United States Court of Appeals Second Circuit, 381 F.2d 448 (2d Cir. 1967)

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U.S. Court of Appeals for the Second Circuit - 381 F.2d 448 (2d Cir. 1967) Argued June 13, 1967. Decided July 28, 1967

J. Albert Woll, Laurence Gold, Washington, D.C. (Nathan H. Blitman, Syracuse, N.Y., on the brief), for defendant-appellant.

Robert V. Zener, Washington, D.C. (Carl Eardley, Acting Asst. Atty. Gen., Justin J. Mahoney, U.S. Atty., Alan S. Rosenthal, Dept. of Justice, Washington, D.C., on the brief), for plaintiff-appellee.

Before HAYS and FEINBERG, Circuit Judges, and McLEAN, District Judge.1 


Plaintiff, the Secretary of Labor, brought this action pursuant to Section 402(b) of the Labor-Management Reporting and Disclosure Act of 1959 (29 U.S.C. 482(b)) for a judgment declaring the election of officers of defendant union held between May 25 and June 26, 1963, to be void and directing that a new election be held under the supervision of plaintiff. The amended complaint alleged that certain union members had complained to plaintiff as to the conduct of the election, that plaintiff had investigated the complaint, and that plaintiff found probable cause to believe that violations of Section 401(e) of the Act (29 U.S.C. 481(e)) had occurred. The amended complaint alleged that a reasonable opportunity had not been afforded for the nomination of candidates and that a large number of members in good standing had been denied the right to be candidates because (a) only those members of defendant Local classified as 'parent Local Union' members were eligible for nomination (i.e., 'branch union' members were not); (b) only persons who had filed before January 15, 1963 a written declaration of intent to be candidates were eligible for nomination; and (c) only those members who had been in continuous good standing for one year preceding the election were eligible for nomination.

The district court upheld each of these contentions. It found that Section 401 (e) of the Act had been violated on each of the three grounds, and that each of these violations may have affected the outcome of the election. It held that the 1963 election was void. It directed that a new election be held at which none of the three rules found invalid should apply, i.e., the 'branch restriction rule,' the 'continuous good standing rule,' and the 'declaration of candidacy rule.'

Appellant union does not challenge the district court's determination that the declaration of candidacy rule and the continuous good standing rule were invalid. Appellant concedes, for the purposes of this appeal, that the district court's direction to hold a new election was proper. Appellant limits its attach upon the judgment below to that part of the judgment which found the branch restriction rule to be invalid. Appellant contends that this determination was erroneous on two grounds: (1) the Secretary of Labor had no power to raise the question in this action, and the district court had no power to pass upon it, because the complaint filed by the union members with the Secretary did not challenge the election on that ground; (2) in any event, the branch restriction rule does not violate Section 401(e) of the Act.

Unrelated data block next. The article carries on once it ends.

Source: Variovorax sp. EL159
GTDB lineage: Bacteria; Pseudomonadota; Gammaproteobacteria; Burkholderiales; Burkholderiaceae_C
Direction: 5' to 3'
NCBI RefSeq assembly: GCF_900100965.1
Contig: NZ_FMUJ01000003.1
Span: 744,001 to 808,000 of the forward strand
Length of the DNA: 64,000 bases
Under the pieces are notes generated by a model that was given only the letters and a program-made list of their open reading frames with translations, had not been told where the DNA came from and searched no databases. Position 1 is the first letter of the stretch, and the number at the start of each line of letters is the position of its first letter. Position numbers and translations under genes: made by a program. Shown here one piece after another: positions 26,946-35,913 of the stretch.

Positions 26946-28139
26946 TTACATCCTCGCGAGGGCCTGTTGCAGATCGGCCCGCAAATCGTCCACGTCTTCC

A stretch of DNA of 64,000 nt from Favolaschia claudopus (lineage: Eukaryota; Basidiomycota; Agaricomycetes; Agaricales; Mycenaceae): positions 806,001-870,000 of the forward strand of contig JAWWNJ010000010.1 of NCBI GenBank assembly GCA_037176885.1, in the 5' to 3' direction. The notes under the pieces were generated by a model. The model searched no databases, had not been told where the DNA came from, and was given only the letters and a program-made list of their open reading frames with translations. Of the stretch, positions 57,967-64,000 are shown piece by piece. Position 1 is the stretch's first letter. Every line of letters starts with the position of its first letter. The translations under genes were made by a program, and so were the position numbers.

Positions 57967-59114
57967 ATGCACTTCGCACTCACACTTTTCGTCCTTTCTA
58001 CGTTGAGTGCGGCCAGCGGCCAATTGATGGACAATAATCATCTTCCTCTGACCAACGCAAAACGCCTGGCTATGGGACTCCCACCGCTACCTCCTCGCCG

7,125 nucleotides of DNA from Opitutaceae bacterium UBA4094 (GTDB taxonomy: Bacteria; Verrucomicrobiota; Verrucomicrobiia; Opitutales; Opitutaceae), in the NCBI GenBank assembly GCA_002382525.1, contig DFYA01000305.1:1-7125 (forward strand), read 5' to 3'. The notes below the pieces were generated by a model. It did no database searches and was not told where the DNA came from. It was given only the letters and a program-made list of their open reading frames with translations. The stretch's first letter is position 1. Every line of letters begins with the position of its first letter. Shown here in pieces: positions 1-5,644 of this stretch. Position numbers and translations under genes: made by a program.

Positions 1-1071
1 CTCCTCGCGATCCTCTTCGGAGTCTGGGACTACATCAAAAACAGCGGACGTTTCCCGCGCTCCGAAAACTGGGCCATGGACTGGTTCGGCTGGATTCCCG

We agree that the Secretary may not seek to invalidate a union election, in an action brought under Section 402(b) of the Act, upon a ground which was not included in the complaint made to him by union members pursuant to Section 402(a). We have recently so held in Wirtz v. Hotel, Motel and Club Employees Union, Local 6, 381 F.2d 500 (2d Cir. July 28, 1967). It is clear that the branch restriction rule was not embraced within the union members' complaint to the Secretary. Therefore, the district court erred in passing upon the validity of this rule and in directing that the rule should not apply in the new election.

Although the district court's ruling made branch union members eligible for nomination as candidates in the rerun election ordered by the court, it appears that no branch union member was elected to office in that election. In view of this fact, and since appellant does not challenge the district court's determination on the other two grounds, and concedes that the judgment was proper in so far as it directed a new election, the district court's error was harmless, and the judgment below must be affirmed. 28 U.S.C. 2111; Fed. R. Civ. P. 61.

It is therefore unnecessary for us to consider the merits of appellant's second contention that the branch restriction rule does not violate Section 401(e) of the Act. We also leave open the question as to whether there may be cases where a union eligibility rule is so clearly unlawful that, in directing, pursuant to Section 402(c) of the Act, that a new election be held 'so far as lawful and practicable, in conformity with the constitution and bylaws of the labor organization,' the district court may determine that a provision of the constitution or bylaws is unlawful and hence that it shall not apply to the new election, even though this provision was not a ground of the court's decision invalidating the prior election.

The judgment is affirmed.


Of the Southern District of New York, sitting by designation